Last time I wrote about the cost of wargaming as a hobby and intended to write about 3D printing too. However that post got a bit long and I didn’t want to derail things by changing subject so drastically.

Where was I? Oh yes, this quote, with regards to the notion of Warhammer 40K being a very expensive hobby:

3D printing can definitely change that though.
-Jacksmythee

3D printing is a rather interesting technology in that yes, it can replace traditional sculpting but.

Yes, it’s an awkward way to end a sentence but the but is big enough to deserve a separate paragraph. Thinking about paper printers in the home I know plenty of people who don’t have one. It’s not something I just assume everyone will have, even if they are/were recently students. They’re a pain to maintain and the ink/toner for them tends to be fairly painful to replace, financially speaking. Also most people who have one only have A4 printers. I’ve never met an individual who owns an A3 printer, for example.

Do they not exist?

Of course they exist! You can pick one up on Ebuyer for as little as £64! Admittedly a plotter which can handle A2 and A1 will set you back £750, but they’re still available through normal retail channels.362759-406412-800

Why do we not see them in the home though?

Simple – why would we need something that big?

The same applies to 3D printers. Ones which can print at the detail level required for Warhammer figures is rather costly. Prohibitively so for most people.

It’s not something I foresee changing in the near future simply because there’s no normal use case where I see it being necessary. In time, certainly, but there’s not much in the way of nagging demand for something that can manage to print human faces that are a few millimetres tall without obvious layer lamination marks.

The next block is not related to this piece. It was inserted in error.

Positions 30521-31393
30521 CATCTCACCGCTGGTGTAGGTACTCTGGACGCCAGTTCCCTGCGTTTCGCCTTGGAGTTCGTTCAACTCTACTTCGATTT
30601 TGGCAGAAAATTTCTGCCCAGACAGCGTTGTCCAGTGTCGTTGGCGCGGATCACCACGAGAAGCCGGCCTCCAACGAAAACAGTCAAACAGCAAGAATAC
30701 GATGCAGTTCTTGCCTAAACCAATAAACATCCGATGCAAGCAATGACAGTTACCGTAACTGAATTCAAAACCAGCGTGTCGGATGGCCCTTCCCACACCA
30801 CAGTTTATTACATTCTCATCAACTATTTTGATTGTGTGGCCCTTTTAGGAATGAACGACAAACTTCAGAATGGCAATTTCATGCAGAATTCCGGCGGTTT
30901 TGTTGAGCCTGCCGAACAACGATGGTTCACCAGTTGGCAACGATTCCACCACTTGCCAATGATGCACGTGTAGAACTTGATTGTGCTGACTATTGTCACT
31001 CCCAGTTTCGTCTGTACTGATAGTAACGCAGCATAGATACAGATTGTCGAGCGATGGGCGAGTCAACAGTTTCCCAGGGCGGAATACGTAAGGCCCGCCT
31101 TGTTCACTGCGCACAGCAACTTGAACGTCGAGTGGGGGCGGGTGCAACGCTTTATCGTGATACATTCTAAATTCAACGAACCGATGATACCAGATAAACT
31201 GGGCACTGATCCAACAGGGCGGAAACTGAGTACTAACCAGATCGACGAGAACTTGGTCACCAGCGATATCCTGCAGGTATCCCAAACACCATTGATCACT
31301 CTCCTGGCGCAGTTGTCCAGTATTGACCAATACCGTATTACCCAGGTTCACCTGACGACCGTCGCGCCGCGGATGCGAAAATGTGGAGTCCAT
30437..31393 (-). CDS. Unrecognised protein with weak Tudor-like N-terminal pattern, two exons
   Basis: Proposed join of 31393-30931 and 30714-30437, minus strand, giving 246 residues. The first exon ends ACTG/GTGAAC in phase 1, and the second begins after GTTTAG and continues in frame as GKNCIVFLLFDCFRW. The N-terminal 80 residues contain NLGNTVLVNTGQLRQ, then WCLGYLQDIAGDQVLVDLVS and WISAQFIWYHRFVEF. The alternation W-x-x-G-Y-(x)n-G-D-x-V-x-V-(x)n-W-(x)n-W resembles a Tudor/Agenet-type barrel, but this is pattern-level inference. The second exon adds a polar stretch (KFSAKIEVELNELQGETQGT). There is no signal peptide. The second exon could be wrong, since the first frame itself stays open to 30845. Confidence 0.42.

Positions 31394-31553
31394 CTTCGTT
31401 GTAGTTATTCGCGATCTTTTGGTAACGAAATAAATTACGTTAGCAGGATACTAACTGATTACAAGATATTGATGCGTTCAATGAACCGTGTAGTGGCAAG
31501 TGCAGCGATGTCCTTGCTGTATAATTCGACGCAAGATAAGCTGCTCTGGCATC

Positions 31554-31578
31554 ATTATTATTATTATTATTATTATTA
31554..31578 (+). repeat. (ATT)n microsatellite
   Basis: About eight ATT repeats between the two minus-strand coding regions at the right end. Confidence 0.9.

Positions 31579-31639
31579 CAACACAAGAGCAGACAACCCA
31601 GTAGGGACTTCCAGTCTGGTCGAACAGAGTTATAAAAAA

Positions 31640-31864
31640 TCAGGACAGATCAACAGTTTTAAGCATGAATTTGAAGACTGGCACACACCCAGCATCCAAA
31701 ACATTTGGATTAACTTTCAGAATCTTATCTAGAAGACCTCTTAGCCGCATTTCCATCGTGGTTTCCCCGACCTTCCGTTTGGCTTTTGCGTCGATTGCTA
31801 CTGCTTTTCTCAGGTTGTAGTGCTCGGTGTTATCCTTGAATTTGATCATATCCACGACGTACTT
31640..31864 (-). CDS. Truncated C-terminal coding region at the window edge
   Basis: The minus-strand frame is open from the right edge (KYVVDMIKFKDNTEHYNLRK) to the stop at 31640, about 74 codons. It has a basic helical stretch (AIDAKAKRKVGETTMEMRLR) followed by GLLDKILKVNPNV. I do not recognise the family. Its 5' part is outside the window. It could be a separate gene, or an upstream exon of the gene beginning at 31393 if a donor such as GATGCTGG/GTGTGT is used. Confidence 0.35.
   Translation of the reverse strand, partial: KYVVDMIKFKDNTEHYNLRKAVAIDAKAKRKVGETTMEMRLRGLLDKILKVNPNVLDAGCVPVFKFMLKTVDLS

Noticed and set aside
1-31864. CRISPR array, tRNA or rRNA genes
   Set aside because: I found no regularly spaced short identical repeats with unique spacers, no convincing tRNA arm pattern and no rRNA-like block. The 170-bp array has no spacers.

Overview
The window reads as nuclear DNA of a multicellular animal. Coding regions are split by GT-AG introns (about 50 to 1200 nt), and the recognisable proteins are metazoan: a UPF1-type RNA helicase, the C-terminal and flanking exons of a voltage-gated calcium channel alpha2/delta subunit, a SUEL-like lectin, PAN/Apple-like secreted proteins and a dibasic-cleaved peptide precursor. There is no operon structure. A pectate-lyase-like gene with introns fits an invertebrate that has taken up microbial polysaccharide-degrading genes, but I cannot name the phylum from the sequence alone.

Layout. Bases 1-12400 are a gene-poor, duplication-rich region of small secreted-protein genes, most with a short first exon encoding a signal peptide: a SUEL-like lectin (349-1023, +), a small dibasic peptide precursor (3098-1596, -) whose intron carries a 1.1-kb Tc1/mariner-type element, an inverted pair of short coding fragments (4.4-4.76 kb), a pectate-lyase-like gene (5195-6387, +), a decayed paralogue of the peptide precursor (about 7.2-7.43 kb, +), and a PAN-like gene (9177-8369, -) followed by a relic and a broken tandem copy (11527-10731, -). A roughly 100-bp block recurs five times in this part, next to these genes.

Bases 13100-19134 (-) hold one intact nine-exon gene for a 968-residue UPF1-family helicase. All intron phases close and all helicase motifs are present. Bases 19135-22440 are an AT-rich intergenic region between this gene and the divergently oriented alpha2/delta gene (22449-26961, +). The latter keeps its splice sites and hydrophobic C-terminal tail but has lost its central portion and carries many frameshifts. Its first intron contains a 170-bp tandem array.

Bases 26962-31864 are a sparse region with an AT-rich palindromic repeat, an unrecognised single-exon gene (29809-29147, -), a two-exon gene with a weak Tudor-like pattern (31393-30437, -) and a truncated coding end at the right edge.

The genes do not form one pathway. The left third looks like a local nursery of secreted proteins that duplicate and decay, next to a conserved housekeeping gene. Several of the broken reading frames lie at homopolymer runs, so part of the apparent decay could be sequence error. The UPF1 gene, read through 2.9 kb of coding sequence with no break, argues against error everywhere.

bolt-hold-lugs-break

The lines on that piece are where the layers have been laminated together.

I hadn’t considered it from this standpoint though:

Have you seen the prices lately? At this point, yes, I think buying a 3D printer would be cheaper than fielding a full army.

And you have to paint the minis yourself, either way.

-bruce656

Imagine in a year or two if one worked out how much an army would cost to buy in plastic and then spent that money on a printer good enough to print all the models required?

It’s an interesting idea, I feel, even if at the moment it’s not viable.

It wouldn’t have worked in the past due to size creep.codex_orks_v2

I actually looked up the point cost* of a mob of Orks in 2nd Edition WH40K (the codex in question was from 1994).

*Warhammer armies are based on points. A battle might be 1500 points each meaning each player could field units up to that total. In theory if the points were the same the armies would be roughly equally matched, although unit choice played a big part in who would be the victor.

A mob of vanilla boyz with the equivalent of sluggas and choppas was 5 – 20 models at 12 points per model.m1240070_60030103003_Orkcodexmain_873x627

In the most recent Ork codex a vanilla mob of slugga boyz consists of 10 – 30 boyz at 6 points per model.

Think about how many more models are now needed for a 1500 point game.

The models themselves have gone up in price, some more than others, but I don’t generally find the expense to be all that crippling taking things at my own pace. If I was trying to build an army over night, sure, but things take me a while!

As it happens the poster was apparently being sarcastic. Generally sarcasm is fairly obvious but in this case it seems that he didn’t realise how close to the truth he actually was. To be frank, his proposition is fairly reasonable.

Now to get a little snide, I’ll share his response to my comments:

Well, the fact that you need to analyze someone's off handed comment in such detail just leads me to believe you're probably not that much fun at parties.

-bruce656

0 responses to "Closer than you might think."

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